This unique pair of releases from the Moremars label stretches beyond the usual confines. The first is a CD3″ nestled in a poetry chapbook; the second is a sonic exploration of non-existent Finnish words. Together, they are evidence of a creative and forward-thinking label.
Multidisciplinary Greek artist Socrates Martinis records under numerous pseudonyms. The cover of North suggests additional guises through the use of symbols. His music – a mixture of field recording and “found sound”, does the same. There’s no pigeonholing this artist. His poetry is allusive: “The memory of Saturday / in the form of an old man in black”. A clear erotic thread runs through his words and provides the backdrop for “Wedding and the Negative”, a performance whose component parts are contained here. The 14-minute CD3″ begins with a literal “Bang”, a 13-second attack that leads into two drone-based pieces. “The wedding” simmers; “Sign and afterwords” sounds like a fight. It’s unclear who the protagonists may be: a pair of spouses or a pair of opposing desires. What is clear is conflict; as the cover implies, a battle between bone and bell.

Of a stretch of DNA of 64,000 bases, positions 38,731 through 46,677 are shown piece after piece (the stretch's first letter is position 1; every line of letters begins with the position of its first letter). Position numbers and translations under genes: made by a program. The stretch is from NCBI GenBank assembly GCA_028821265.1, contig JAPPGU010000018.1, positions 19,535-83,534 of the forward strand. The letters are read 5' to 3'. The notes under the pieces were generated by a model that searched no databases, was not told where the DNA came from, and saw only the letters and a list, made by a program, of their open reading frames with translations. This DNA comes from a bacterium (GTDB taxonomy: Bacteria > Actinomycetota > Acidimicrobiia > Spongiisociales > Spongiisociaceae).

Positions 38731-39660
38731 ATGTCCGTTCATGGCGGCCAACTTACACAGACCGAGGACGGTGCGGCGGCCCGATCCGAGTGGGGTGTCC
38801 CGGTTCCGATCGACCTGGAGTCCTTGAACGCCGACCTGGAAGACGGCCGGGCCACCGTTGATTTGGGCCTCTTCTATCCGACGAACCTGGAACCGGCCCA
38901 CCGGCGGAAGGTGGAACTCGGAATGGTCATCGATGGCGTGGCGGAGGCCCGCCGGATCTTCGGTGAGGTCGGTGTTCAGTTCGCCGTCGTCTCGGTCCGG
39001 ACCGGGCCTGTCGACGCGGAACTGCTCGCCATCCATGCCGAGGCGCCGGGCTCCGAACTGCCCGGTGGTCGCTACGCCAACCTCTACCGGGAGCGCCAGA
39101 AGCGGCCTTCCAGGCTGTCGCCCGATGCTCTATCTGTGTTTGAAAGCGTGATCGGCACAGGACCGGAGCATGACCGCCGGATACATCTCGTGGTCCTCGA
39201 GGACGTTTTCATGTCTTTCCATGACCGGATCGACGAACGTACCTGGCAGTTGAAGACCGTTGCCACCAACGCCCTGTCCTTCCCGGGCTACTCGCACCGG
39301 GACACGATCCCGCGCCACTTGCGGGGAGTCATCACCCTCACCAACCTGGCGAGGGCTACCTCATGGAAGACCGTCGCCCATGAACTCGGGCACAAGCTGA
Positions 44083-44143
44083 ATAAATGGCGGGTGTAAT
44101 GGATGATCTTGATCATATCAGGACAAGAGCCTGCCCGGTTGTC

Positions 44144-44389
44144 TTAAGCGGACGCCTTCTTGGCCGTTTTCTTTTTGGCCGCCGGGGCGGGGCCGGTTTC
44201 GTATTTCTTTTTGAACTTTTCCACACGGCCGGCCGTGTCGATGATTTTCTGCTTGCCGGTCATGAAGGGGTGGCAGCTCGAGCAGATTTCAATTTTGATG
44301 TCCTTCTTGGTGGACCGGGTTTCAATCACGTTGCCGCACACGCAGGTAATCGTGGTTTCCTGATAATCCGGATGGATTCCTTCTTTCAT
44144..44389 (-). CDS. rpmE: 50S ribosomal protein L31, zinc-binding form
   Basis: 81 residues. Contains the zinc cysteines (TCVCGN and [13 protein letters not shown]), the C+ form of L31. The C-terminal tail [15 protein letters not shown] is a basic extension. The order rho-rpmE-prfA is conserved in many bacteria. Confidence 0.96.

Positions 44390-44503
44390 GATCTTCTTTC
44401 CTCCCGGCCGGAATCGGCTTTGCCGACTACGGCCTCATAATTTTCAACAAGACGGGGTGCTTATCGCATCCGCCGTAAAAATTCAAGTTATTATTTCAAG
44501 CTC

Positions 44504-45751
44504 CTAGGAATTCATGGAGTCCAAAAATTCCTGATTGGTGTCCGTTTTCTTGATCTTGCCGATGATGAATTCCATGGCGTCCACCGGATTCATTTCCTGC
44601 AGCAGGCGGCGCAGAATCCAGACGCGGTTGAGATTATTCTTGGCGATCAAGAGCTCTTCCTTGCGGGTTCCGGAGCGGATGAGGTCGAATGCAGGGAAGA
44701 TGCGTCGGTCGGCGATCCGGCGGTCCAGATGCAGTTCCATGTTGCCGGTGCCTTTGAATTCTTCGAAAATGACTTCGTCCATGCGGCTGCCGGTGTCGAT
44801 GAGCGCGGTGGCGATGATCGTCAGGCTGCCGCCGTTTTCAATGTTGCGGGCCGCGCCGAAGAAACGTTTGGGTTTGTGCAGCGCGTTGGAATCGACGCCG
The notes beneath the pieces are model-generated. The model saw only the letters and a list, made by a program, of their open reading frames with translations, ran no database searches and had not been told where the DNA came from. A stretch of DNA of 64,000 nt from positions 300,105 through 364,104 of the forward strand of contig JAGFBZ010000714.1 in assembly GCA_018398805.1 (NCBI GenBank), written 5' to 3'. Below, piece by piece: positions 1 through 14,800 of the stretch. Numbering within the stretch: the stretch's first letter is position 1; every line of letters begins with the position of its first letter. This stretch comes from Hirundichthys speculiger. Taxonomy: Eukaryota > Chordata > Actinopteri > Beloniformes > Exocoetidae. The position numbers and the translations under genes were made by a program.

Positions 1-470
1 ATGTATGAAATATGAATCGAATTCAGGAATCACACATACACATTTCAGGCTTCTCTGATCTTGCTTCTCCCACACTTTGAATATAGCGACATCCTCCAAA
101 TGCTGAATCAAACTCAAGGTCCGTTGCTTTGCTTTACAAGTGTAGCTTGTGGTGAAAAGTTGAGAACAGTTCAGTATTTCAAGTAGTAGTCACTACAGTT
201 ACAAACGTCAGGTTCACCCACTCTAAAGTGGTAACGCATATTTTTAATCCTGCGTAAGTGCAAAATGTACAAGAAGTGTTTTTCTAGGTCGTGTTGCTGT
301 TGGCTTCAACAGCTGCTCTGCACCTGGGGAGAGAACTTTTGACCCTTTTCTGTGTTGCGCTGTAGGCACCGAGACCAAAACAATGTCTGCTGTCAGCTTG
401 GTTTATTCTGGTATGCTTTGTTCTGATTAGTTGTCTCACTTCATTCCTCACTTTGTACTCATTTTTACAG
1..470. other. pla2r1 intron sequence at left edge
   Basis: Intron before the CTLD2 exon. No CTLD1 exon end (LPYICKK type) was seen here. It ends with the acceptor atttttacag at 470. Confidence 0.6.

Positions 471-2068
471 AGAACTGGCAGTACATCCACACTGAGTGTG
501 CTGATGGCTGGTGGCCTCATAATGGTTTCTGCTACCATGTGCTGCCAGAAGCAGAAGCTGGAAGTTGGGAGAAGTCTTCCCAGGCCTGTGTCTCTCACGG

Uton (Jani Hirvonen) hails from Finland, but his work Kähe+ was recorded in France, was initially released in Mexico, and is now being re-released in Greece: a prime example of the international music climate. When first released, the album contained 30 short tracks, each based on a “non-existent Finnish word”; the reissue adds two much longer tracks formed from pieces of the same sessions, effectively doubling the length of the release. Like North, it also comes with a book, this one of paper collages. According to Uton, the music “follows the same rules” as the words, which “mutate” into unpredictable forms. New words enter languages and disappear; sometimes they re-appear with different meanings. This chameleon-like nature is reflected in some very odd tracks that seem less odd after repeated plays – the same thing that happens to new words as they grow more familiar to the tongue. Gurgles and neighs, bubbles and bells, all have their places, rubbing up against the synths and warbles, trumpet and tape loops like cats against legs or consonants against vowels. One grows curious about these tiny tracks, and by extension about the words: kösi, pössi, päerkö. By opening windows of sound, Uton opens windows of imagination as well. Most words seek to capture ideas; these words seek to spark them. As otherworldly as this music may sound, it now exists in this world, as does the vocabulary to describe it. (Richard Allen)